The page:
'Man Utd don't have wingers they need to succeed!'

Former United wideman Andrei Kanchelskis insists that the club do not have the required wide midfielders to truly succeed as they did in the 1990s

Former Manchester United star Andrei Kanchelskis sympathises with the club's fall from grace since Sir Alex Ferguson's departure, but does not believe the club have the required wingers to succeed.

Kanchelskis made a name for himself as a flying winger at Old Trafford, winning two Premier League titles at United under Ferguson's management and playing with the likes of Eric Cantona, Ryan Giggs and Bryan Robson.

United have not won the league title since Ferguson's departure, and finished second in 2017-18, with a yawning gap of 19 points to eventual champions Manchester City.

And Kanchelskis believes that Ferguson's influence continues to cast a long shadow over the club, while bemoaning the quality of players in his old position.

"I think after Ferguson's departure, it's hard for any coach to work there," he told Goal. "After so many victories, the fans got used to seeing their team only in the first place. And then, I think it lacks good wingers, as there could be many in the 90s.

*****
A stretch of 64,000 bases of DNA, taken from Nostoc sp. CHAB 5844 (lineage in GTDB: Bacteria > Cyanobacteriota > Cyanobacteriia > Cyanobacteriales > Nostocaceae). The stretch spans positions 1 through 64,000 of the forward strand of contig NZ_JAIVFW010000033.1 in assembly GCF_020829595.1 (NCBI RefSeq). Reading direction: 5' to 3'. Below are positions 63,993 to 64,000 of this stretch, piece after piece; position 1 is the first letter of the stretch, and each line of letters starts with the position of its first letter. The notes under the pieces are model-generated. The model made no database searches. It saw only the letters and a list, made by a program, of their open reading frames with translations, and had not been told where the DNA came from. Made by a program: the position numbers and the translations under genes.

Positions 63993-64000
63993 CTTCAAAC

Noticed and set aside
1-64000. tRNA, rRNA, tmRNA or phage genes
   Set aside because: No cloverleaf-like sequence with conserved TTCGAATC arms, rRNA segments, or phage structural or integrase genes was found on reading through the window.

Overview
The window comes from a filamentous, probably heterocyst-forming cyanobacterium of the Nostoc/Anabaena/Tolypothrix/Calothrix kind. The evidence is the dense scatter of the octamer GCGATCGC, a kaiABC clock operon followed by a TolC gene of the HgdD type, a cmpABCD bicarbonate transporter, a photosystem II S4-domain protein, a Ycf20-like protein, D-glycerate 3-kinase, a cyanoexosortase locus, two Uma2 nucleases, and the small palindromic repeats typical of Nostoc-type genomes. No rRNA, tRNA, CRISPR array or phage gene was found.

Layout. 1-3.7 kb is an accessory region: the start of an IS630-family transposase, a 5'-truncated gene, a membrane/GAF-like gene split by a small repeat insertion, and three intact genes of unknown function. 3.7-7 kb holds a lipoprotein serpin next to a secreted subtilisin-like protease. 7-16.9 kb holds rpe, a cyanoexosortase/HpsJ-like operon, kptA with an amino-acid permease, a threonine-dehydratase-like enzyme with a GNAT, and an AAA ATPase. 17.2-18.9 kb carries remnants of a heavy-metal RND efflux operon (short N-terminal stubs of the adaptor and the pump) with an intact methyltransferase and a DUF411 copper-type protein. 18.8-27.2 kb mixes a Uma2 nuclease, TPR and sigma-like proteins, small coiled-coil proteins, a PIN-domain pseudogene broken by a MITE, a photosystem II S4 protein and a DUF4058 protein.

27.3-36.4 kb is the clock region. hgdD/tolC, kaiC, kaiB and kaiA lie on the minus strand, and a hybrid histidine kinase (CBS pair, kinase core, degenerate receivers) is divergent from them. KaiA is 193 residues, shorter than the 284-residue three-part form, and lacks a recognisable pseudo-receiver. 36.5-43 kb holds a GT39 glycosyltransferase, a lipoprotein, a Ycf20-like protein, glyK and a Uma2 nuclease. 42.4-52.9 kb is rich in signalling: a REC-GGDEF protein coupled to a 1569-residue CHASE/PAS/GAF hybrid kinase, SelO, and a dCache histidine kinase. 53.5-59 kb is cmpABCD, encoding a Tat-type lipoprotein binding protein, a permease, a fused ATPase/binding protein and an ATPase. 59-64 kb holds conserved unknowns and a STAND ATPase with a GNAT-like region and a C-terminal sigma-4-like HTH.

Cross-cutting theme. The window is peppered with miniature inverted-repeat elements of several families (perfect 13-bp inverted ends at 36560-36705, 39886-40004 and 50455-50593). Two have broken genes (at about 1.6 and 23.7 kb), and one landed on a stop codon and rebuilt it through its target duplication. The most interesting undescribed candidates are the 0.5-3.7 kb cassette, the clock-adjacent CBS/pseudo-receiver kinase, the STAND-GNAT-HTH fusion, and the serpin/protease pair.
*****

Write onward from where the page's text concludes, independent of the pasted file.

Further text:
"Those who raise the level of a team. At that time, the use of wingers was very important, now a little less. In European football, there are few clubs that attach importance to the flanks.

"Maybe Bayern, but otherwise I don't see others. Through the flanks, there is everything that happens, the fast attacks and the centre-forwards that follow. There are not many good wingers in the world."

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Many critics of Mourinho's United tend to focus on the lavish sums spent on players, notably the £89 million ($118m) investment in Paul Pogba.

Kanchelskis agrees that fees are getting out of control, but believes that the biggest clubs have no choice but to pay the going rate.

"Under Ferguson, there was no such investment," he added. "He was thrifty. But, in football, we see that every year, there is more and more money flowing.

"Everything is evolving. Of course it's a little too much. To my taste, it is. But you cannot escape this: if you want good football players, then pay the price. If you don't want them, don't pay. It's that simple."

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